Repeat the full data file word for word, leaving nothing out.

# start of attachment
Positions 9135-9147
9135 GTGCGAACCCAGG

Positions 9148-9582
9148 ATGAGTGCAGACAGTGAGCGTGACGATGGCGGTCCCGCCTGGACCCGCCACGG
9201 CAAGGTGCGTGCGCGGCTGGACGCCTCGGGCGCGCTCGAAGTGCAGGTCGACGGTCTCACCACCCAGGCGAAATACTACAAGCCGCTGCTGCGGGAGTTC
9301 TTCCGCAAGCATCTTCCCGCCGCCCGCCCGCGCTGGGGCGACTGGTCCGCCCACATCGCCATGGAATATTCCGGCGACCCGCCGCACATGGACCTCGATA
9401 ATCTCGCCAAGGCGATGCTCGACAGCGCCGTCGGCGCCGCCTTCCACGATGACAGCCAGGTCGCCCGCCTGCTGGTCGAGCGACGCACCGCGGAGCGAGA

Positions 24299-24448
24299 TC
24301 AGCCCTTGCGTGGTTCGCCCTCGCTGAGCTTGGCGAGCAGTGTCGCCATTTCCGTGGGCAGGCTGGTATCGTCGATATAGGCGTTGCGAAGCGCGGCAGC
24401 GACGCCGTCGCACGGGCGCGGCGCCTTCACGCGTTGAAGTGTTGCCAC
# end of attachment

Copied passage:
Positions 9135-9147
9135 GTGCGAACCCAGG

Positions 9148-9582
9148 ATGAGTGCAGACAGTGAGCGTGACGATGGCGGTCCCGCCTGGACCCGCCACGG
9201 CAAGGTGCGTGCGCGGCTGGACGCCTCGGGCGCGCTCGAAGTGCAGGTCGACGGTCTCACCACCCAGGCGAAATACTACAAGCCGCTGCTGCGGGAGTTC
9301 TTCCGCAAGCATCTTCCCGCCGCCCGCCCGCGCTGGGGCGACTGGTCCGCCCACATCGCCATGGAATATTCCGGCGACCCGCCGCACATGGACCTCGATA
9401 ATCTCGCCAAGGCGATGCTCGACAGCGCCGTCGGCGCCGCCTTCCACGATGACAGCCAGGTCGCCCGCCTGCTGGTCGAGCGACGCACCGCGGAGCGAGA

Positions 24299-24448
24299 TC
24301 AGCCCTTGCGTGGTTCGCCCTCGCTGAGCTTGGCGAGCAGTGTCGCCATTTCCGTGGGCAGGCTGGTATCGTCGATATAGGCGTTGCGAAGCGCGGCAGC
24401 GACGCCGTCGCACGGGCGCGGCGCCTTCACGCGTTGAAGTGTTGCCAC